Poyntz had become a soldier at an early age. In 1534 he fought in Ireland under his ‘cousin’, Sir John St. Loe. In 1536 he served under Sir William Kingston during the northern rebellion: early in 1543 he was assigned to go with (Sir) Robert Bowes to the Netherlands, but by July he was in command of a patrol guarding the Bristol Channel and its approaches. During 1544 he was active on land and at sea; in March his ship was among those of the lord admiral’s squadron which were delayed by a storm off Tynemouth; in May he took part in the Earl of Hertford’s raid on Kinghorn; in June Sir John Russell, Baron Russell, asked the Council to allow Poyntz to remain at Calais because he was a good officer; and in July he distinguished himself in an action before Hardelot castle. In the following year he was employed against pirates. His military career was to continue after his election to Parliament, for in 1549 he commanded a company against the western rebels, probably working in close association with his relative and fellow-Member, Sir Anthony Kingston.6

After 1532 when he went to Calais with the King, Poyntz was often present at court for important state occasions, such as the christening of Prince Edward, the arrival of Anne of Cleves, and the welcoming of the Admiral of France in 1546. In 1540 and in 1545 he purchased lands in Gloucestershire formerly belonging to Kingswood abbey for nearly £1,000, but by 1546 he was in debt and was forced to surrender part of his property to the King for arrears of rent.7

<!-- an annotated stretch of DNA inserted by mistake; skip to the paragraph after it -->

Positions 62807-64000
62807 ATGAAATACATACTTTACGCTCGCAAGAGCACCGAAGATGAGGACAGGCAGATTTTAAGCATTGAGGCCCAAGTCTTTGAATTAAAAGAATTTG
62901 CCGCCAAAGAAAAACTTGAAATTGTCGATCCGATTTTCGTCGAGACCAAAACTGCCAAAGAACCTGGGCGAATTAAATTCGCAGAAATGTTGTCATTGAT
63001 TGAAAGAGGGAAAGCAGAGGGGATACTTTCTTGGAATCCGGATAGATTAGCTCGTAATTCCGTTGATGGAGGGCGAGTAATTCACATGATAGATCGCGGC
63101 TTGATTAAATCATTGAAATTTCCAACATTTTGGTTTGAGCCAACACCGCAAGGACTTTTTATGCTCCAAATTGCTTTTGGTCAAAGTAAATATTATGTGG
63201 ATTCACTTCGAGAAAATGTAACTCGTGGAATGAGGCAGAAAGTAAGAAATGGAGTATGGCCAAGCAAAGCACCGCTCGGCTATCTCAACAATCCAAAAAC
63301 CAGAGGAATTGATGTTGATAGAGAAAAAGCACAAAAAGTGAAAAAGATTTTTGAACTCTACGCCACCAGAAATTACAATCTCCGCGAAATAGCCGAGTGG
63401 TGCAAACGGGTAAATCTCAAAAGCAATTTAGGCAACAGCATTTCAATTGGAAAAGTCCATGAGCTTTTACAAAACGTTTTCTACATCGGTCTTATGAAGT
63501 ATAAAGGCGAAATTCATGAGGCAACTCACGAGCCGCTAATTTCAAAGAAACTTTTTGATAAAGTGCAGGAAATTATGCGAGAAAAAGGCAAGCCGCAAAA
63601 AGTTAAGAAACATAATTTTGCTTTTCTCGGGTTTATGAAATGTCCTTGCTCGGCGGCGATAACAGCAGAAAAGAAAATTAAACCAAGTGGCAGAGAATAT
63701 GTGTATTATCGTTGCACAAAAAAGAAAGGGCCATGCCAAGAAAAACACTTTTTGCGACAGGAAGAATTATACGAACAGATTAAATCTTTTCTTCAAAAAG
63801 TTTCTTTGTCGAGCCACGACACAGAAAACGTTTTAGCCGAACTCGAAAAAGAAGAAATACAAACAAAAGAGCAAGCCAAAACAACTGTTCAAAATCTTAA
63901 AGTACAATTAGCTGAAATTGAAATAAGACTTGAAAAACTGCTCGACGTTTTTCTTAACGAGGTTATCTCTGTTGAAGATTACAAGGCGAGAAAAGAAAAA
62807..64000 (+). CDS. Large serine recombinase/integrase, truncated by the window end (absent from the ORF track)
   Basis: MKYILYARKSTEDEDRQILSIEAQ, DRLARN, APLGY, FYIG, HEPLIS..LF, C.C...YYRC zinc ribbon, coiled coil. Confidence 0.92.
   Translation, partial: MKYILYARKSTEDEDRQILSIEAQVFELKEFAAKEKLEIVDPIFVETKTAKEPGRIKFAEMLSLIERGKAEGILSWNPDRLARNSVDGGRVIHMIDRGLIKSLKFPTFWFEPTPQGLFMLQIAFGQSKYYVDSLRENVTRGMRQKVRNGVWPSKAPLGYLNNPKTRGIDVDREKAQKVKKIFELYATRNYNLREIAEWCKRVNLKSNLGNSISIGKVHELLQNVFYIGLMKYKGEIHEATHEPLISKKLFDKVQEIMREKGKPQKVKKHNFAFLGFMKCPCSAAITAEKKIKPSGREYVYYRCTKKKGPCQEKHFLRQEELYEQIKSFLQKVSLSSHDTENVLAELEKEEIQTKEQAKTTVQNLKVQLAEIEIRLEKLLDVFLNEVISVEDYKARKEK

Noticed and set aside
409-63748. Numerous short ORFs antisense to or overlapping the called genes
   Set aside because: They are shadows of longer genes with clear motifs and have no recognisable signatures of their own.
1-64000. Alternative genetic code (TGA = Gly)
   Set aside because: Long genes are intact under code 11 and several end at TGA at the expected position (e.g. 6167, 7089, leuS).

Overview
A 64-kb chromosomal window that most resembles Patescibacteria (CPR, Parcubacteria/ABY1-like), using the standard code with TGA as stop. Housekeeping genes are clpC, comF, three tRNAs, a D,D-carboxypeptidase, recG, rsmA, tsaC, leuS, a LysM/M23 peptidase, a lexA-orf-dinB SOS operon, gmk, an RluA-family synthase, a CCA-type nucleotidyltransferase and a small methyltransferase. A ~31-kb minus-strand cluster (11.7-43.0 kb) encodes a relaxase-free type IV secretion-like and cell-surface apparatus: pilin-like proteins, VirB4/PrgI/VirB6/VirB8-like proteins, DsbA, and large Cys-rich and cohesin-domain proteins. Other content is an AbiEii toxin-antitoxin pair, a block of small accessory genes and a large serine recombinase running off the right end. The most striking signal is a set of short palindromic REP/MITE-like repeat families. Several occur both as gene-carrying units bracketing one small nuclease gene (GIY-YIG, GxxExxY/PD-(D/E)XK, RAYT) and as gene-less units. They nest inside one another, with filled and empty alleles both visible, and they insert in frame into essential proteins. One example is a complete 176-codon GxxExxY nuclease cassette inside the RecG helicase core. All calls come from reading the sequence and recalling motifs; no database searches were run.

Local influence alone might account for the return of Poyntz as knight for Gloucestershire in 1547, when his uncle Nicholas Wykes was sheriff, but as a distinguished soldier he probably had government support as well as the particular favour of the Seymour family with whose members he had had dealings earlier in the decade. Poyntz’s connexion with the Seymours was strengthened at an unknown date by the marriage of his daughter to an illegitimate brother of the Protector Somerset. Evidently Poyntz was a close adherent of Somerset for on 26 Oct. 1551, ten days after the Protector’s arrest, Poyntz was sent to the Tower, where he remained until 4 Mar. 1552 when he was brought before the Council. As his servant was granted privilege on the following 9 Apr., it appears that he had returned to his seat in the House by that date. On the list of Members compiled for the fourth session, Poyntz’s name was at first deleted and noted as ‘extra Regnum’ but this marginalia was later struck through and ‘stet’ entered by his name. There is no other record of Poyntz’s absence from the kingdom at this time, so it is possible that the clerk was in error.8